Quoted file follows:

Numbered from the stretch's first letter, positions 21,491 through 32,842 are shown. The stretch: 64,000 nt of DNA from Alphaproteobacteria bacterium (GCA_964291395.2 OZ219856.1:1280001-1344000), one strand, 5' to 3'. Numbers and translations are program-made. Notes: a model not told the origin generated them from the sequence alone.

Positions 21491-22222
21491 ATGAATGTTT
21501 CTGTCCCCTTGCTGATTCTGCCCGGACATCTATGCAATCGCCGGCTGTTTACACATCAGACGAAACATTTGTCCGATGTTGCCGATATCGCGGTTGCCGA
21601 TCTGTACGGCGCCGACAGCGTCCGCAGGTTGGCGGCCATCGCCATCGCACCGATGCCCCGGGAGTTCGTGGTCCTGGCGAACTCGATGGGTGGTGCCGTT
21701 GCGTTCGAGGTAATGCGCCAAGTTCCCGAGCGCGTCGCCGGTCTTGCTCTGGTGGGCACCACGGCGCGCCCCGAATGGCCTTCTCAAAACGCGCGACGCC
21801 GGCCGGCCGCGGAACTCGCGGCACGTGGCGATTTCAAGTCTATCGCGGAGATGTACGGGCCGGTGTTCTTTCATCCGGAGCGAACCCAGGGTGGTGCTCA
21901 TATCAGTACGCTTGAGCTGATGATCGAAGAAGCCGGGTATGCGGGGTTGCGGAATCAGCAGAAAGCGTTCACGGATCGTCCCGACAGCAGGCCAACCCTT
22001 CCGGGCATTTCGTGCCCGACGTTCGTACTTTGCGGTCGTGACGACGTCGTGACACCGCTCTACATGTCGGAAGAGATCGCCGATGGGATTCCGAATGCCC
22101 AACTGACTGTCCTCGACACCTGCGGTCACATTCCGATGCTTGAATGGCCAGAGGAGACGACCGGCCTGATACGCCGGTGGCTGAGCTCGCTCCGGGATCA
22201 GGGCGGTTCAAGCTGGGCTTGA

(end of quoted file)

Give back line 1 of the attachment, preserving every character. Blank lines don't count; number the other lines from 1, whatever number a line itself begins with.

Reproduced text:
Numbered from the stretch's first letter, positions 21,491 through 32,842 are shown. The stretch: 64,000 nt of DNA from Alphaproteobacteria bacterium (GCA_964291395.2 OZ219856.1:1280001-1344000), one strand, 5' to 3'. Numbers and translations are program-made. Notes: a model not told the origin generated them from the sequence alone.